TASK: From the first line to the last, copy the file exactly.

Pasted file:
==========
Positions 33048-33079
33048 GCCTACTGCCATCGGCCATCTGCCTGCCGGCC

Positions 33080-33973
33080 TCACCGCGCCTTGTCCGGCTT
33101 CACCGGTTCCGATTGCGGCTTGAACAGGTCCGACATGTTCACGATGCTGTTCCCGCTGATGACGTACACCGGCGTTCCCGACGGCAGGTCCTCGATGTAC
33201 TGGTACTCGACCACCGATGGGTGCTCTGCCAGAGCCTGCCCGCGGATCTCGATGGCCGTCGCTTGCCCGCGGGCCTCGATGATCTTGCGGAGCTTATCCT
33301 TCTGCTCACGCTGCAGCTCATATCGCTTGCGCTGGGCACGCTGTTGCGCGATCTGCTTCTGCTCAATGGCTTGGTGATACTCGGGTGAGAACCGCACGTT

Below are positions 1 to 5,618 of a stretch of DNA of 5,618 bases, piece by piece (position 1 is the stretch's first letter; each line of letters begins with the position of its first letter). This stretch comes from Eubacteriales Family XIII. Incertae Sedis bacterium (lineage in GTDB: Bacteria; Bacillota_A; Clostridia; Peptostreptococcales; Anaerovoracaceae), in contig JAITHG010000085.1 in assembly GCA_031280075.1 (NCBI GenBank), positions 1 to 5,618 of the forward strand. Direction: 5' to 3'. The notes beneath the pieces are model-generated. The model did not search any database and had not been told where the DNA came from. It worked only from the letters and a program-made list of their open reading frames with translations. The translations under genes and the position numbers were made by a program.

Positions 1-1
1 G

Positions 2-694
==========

Positions 33048-33079
33048 GCCTACTGCCATCGGCCATCTGCCTGCCGGCC

Positions 33080-33973
33080 TCACCGCGCCTTGTCCGGCTT
33101 CACCGGTTCCGATTGCGGCTTGAACAGGTCCGACATGTTCACGATGCTGTTCCCGCTGATGACGTACACCGGCGTTCCCGACGGCAGGTCCTCGATGTAC
33201 TGGTACTCGACCACCGATGGGTGCTCTGCCAGAGCCTGCCCGCGGATCTCGATGGCCGTCGCTTGCCCGCGGGCCTCGATGATCTTGCGGAGCTTATCCT
33301 TCTGCTCACGCTGCAGCTCATATCGCTTGCGCTGGGCACGCTGTTGCGCGATCTGCTTCTGCTCAATGGCTTGGTGATACTCGGGTGAGAACCGCACGTT

Below are positions 1 to 5,618 of a stretch of DNA of 5,618 bases, piece by piece (position 1 is the stretch's first letter; each line of letters begins with the position of its first letter). This stretch comes from Eubacteriales Family XIII. Incertae Sedis bacterium (lineage in GTDB: Bacteria; Bacillota_A; Clostridia; Peptostreptococcales; Anaerovoracaceae), in contig JAITHG010000085.1 in assembly GCA_031280075.1 (NCBI GenBank), positions 1 to 5,618 of the forward strand. Direction: 5' to 3'. The notes beneath the pieces are model-generated. The model did not search any database and had not been told where the DNA came from. It worked only from the letters and a program-made list of their open reading frames with translations. The translations under genes and the position numbers were made by a program.

Positions 1-1
1 G

Positions 2-694